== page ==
Not So Rigid Weaver

Musings on weaving on a Rigid Heddle Loom and beyond

Not So Rigid Designer now has Threading Diagrams!

Threading diagrams are a big feature many people have asked for in Not So Rigid Designer, and I’ve been working on it for a while, but I got hung up on some technical issues and the fact that there’s many possible ways to thread the same design, and that I’d want to show more than one of them! So I put it on the backburner for a few months and came back to it, and then everything clicked! Threading diagrams are now available to Premium users of Not So Rigid Designer as I refine them a bit. They’ll be available to all subscribers later this summer!

Threading Diagram with 2 per position
2 Heddle Design

Threading diagrams are on a separate tab from the design view. They show a diagram of how the threads travel through the heddles; pick up sticks aren’t represented. You can currently control the maximum number of threads per position in the heddle (aka a hole or slot), from 1-3. This then (usually) impacts the density. This doesn’t give access to every possible option but it gives up to 3 different starting points, depending on the design. Usually it’s pretty good, but I recommend taking a look at it and seeing if there’s any threads that could be a little straighter before warping your loom!

Threading Diagram with 1 per position
Denser Threading Diagram with 3 per position

And what is density? Density is just the number of threads over the number of holes and slots in the heddle - 100% density is 1 thread per hole and slot. The density times the DPI of the heddle is then the final sett - a 10 DPI heddle with a 150% density threading is a 15 EPI sett. Liz Gipson goes into this concept more over on her blog at Yarnworker. And speaking of Liz, the threading diagrams are definitely inspired by the minimalist style that she uses and sometimes calls spaghetti diagrams; I’ve also seen similar diagrams from the Handweaving Academy. There’s a lot of creative ways people have drawn threading diagrams trying to represent all of the 3d motion of the yarns and heddles in 2d, but this approach is nice and simple!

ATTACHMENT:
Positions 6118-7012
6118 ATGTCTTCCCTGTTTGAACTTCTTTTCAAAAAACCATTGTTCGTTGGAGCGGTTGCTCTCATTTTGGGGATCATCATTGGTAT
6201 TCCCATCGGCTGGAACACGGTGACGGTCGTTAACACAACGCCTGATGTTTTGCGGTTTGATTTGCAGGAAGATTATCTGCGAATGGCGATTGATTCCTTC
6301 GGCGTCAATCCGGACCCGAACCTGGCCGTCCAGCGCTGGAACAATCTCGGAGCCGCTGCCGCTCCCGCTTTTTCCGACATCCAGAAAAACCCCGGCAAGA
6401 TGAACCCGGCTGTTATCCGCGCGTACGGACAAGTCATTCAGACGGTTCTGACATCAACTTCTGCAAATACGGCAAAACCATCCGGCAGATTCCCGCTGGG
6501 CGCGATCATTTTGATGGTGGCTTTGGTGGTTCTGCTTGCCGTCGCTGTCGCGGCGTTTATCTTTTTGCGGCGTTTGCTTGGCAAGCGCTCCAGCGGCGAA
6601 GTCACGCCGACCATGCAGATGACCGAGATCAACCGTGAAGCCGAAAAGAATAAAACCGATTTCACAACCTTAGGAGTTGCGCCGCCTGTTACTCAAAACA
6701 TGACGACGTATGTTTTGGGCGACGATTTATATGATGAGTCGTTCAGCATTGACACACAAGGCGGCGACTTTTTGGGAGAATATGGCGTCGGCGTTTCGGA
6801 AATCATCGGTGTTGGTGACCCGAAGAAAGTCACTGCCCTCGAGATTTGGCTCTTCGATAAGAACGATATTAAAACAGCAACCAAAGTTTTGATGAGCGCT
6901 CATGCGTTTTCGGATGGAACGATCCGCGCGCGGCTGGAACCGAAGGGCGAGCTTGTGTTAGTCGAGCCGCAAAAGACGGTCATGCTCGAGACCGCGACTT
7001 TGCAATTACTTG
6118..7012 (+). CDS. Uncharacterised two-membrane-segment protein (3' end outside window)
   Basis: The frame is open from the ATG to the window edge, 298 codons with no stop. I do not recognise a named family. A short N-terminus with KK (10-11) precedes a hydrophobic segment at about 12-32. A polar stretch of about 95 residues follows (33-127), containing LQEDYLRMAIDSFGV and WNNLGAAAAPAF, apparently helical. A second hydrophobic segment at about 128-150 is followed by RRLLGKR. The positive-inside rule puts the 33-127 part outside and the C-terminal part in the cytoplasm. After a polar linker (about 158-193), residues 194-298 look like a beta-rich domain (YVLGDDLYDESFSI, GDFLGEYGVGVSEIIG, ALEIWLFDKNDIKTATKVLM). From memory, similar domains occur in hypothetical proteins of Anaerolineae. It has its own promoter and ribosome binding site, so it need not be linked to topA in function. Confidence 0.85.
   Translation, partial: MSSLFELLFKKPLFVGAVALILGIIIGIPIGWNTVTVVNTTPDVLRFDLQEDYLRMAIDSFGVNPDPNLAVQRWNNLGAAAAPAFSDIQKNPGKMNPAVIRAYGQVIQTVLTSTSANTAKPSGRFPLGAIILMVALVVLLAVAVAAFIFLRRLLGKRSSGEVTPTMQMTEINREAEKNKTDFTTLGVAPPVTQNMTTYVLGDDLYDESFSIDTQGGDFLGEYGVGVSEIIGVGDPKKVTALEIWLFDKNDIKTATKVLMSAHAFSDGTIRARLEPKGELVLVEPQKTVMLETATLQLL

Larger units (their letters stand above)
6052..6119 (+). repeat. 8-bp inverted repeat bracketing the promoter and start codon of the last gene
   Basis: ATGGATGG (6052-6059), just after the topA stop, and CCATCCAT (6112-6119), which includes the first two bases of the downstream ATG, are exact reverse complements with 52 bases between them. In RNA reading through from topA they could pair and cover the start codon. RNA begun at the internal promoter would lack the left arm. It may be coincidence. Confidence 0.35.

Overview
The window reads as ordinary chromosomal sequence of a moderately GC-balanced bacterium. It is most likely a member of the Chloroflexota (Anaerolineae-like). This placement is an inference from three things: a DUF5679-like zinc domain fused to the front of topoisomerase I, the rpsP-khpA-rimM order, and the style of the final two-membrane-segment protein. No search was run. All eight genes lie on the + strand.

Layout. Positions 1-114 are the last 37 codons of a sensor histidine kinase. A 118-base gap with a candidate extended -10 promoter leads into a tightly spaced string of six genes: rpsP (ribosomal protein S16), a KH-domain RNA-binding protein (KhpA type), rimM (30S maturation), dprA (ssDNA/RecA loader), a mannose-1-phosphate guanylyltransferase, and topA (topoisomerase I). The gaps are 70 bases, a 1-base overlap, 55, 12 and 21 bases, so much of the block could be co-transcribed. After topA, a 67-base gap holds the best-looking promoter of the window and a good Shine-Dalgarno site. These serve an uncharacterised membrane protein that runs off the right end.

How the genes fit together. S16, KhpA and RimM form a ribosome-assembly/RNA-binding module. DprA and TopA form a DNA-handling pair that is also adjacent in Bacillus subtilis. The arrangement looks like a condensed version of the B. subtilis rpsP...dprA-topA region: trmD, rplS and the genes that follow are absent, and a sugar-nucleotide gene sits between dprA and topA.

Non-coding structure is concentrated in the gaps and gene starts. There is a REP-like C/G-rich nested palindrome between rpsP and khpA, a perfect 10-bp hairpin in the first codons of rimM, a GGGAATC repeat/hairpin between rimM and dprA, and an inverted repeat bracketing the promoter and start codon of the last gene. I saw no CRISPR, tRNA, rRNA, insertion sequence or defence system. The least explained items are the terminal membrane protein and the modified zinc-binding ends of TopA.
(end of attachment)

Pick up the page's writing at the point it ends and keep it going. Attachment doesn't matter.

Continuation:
Threading diagrams are mostly useful for multi-heddle weaves, but, they also can show you different options for more complicated single heddle weaves with different numbers of threads in different holes and slots.

Single Heddle Design with multiple threading options
1 Per Position
Threading Diagram with 2 per position

These are at the point where they’re functional but there’s room for improvement. Over the next few weeks I’ll be tweaking the look of them, adding color, making the size adjustable, and making the image saveable like the draft is. Longer term I want to think more on how to deal with a “summary” for a larger design.

Check out Not So Rigid Designer, the online weaving software for rigid heddle loom weavers!